If you’ve been in and around downtown Oakland recently, you may have noticed the area has become proliferate with murals — even though one of Oakland’s most iconic downtown works of public art, CRP’s “The Universal Language,” has been obscured by a new high-rise ). For most people, this is a good thing: visible art makes downtown seem friendlier and more vibrant, while offering an array of (mostly) local artists, in a dizzying blend of various styles and techniques.
But not everyone loves public art. Or at least, not everyone loves public art mandated by municipal resolution.
This past August 21, the U.S. Court of Appeals for the Ninth Circuit quietly settled a controversial lawsuit — one which threatened public art programs across the country. As CRP previously reported, the lawsuit, filed by the Pacific Legal Foundation on behalf of the Bay Area branch of the Builders Industry Association (a consortium of developer industry types), took aim at Oakland’s Percent for Art ordinance, which requires that new development pay a percentage of development costs to create public art.
“Had the lawsuit been upheld, a decision in favor of the litigant could have effectively negated every similar ordinance in the United States”
The BIA argued that Oakland’s ordinance violated the First Amendment rights of developers against participation in “compelled” speech. The lawsuit also claimed the ordinance amounted to illegal seizure of the developer’s property (even though the Oakland ordinance allows for both offsite and in-lieu contributions) — a claimed violation of the Fifth Amendment.
At face value, this logic seemed strained. In Oakland’s ordinance, the developer can choose the art and the artist, and isn’t even required to have community input (though CRP suggests they do). Yet had the lawsuit been upheld, a decision in favor of the litigant could have effectively negated every similar ordinance in the United States
However, the lawsuit was defeated — not just once, but twice. In February of 2018, San Francisco district court judge Vincent Chhabria dismissed the lawsuit. Specifically, the judge found that the “takings clause” of the Fifth Amendment did not apply in this case, citing the U.S. Supreme Court. The judge also didn’t buy the alleged First Amendment violation, either, ruling that “the ordinance does not require a developer to express any specific viewpoint, because developers can purchase and display art that they choose.”
Undeterred by this legal smackdown, the bloodied but unbowed BIA simply refiled the suit in the Ninth Circuit’s Appeals Court, hoping to find a sympathetic judge. However, that didn’t happen; instead it was deja vu all over again, as the second court mirrored the decision of the first. The most recent court ruling stated, “We find that the Ordinance conditions, which merely regulate how developers may use their property rather than forcing developers to cede property rights to the city, do not facially amount to a taking … [and] given that the Ordinance as a whole preserves wide latitude and flexibility for developers, we decline to hold that it necessarily ‘compels’ speech.”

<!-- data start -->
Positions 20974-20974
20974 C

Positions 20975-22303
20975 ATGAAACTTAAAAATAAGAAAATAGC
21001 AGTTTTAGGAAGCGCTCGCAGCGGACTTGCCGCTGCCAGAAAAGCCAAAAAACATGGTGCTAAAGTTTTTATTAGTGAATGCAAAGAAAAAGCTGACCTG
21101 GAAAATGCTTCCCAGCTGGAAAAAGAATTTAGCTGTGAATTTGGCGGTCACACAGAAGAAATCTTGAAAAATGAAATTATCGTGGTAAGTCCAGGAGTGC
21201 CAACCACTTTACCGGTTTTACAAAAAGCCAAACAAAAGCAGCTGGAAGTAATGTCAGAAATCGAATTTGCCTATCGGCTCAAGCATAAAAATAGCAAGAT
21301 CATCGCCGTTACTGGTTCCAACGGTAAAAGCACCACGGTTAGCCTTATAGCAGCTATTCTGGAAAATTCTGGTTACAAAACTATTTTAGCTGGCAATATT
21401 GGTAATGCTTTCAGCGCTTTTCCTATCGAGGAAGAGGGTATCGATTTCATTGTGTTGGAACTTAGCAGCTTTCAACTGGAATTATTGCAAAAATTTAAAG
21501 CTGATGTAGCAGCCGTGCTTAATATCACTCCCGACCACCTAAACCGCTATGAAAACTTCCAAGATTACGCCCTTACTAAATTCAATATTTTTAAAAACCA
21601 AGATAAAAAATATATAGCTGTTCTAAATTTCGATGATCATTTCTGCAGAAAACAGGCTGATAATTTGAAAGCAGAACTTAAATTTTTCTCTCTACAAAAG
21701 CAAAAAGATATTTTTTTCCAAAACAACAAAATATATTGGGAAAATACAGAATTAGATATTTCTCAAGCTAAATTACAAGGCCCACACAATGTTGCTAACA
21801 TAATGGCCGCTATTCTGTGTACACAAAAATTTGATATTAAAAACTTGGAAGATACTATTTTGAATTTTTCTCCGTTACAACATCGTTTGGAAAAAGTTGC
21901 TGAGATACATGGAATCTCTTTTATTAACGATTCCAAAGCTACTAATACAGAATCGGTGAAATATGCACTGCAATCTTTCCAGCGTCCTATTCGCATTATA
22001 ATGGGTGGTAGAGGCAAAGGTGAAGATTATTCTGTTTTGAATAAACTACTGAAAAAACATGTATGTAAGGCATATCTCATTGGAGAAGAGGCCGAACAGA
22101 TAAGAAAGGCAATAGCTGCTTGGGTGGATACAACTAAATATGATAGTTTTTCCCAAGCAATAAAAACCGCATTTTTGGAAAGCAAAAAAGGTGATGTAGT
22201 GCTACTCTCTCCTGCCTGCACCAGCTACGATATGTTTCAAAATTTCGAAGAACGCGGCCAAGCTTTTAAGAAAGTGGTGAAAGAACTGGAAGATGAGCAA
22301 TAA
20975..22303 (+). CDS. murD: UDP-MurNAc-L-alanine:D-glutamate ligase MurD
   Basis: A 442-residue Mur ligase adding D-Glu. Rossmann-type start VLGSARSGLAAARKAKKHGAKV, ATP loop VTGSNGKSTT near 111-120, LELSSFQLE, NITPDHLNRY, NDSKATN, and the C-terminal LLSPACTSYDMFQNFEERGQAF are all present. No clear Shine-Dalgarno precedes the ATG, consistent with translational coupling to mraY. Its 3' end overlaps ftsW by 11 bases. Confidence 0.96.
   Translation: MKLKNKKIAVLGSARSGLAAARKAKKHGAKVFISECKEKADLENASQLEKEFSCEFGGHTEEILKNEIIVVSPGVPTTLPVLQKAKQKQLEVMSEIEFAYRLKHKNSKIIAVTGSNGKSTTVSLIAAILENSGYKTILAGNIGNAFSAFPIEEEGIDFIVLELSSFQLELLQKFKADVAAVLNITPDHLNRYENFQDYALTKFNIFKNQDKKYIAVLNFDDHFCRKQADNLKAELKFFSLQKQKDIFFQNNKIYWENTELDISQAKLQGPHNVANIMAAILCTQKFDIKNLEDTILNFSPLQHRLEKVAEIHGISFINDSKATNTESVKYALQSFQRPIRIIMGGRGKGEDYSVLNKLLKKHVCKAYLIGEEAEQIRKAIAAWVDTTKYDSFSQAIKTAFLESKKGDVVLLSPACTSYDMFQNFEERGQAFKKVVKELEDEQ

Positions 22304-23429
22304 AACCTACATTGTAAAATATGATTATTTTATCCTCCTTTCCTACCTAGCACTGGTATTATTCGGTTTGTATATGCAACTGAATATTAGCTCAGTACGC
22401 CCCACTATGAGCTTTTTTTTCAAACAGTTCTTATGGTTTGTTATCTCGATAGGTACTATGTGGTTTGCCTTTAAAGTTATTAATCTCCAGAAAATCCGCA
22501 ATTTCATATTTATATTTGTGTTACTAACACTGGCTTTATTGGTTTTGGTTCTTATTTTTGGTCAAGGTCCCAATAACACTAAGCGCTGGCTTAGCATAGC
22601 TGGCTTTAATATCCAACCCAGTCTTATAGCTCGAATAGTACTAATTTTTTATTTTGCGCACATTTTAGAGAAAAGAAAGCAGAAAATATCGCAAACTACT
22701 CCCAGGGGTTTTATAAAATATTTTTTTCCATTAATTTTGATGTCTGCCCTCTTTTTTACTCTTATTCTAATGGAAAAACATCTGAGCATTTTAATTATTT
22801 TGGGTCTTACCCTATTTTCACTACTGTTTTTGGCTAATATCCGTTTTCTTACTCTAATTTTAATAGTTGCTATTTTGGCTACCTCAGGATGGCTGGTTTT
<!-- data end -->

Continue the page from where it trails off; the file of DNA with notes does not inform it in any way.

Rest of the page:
In other words, two separate courts found the lawsuit to be entirely without merit.
News of the Appeals court ruling passed with little fanfare, unlike the original lawsuit (filed in July 2015), which generated stories in local media and even the Americans for the Arts/ National Art Marketing Program blog, which noted, “there are 200 public art ordinances in the United States. Construction firms throughout the nation are monitoring the lawsuit and its outcome.”
The court ruling likely marks the end of the building industry’s challenge of public art ordinances in Oakland and elsewhere, but is unlikely to mark the end of lawsuits by the Pacific Legal Foundation, a right-wing organizations which has previously attempted to litigate against the Clean Water Act, the Endangered Species Act, and other legislation centered around racial, social, and gender justice. But for now at least, the courtroom crosshairs are no longer sighted on public art in Oakland.
“The court ruling likely marks the end of the building industry’s challenge of public art ordinances in Oakland and elsewhere”
While Oakland’s public art ordinance is not perfect, most would agree that it does improve the aesthetic quality of a neighborhood and can increase property values, as judge Chhabria noted back in 2018. The ordinance has also been used as a vehicle to deliver community benefits; last year, CRP Communications and Policy Director Eric Arnold worked with Council District 3 Chief of Staff Zac Wald to amend the ordinance, to allow for offsite capital improvement contributions to City-owned institutions. As a result, developer contributions to help renovate the Malonga Casquelourd Center for the Arts’ aging building and theater, negotiated as part of community benefit agreements, have been secured and will actually be directed for that purpose.
Now that the lawsuit has been firmly settled, it’s perhaps time to look at proposing another amendment to the Ordinance, one which would allow for offsite in-lieu contributions to neighborhoods adjacent to new development, within a reasonable distance. (While CRP has proposed this before, a moratorium was placed on any further amendments to the Ordinance while the lawsuit was pending.)
The goal here would be to seed neighborhood mural projects by local artists–which would mitigate blight and tagging, beautify the urban landscape, offset the oppression of high-rise buildings, and promote the development of cultural districts, art walks, and cultural tourism by increasing the sense of “destination” associated with any particular place.
So while there is no shortage of new developments going up in Oakland for the foreseeable future, one positive is that we could see even greater occurrence of public art in the Town.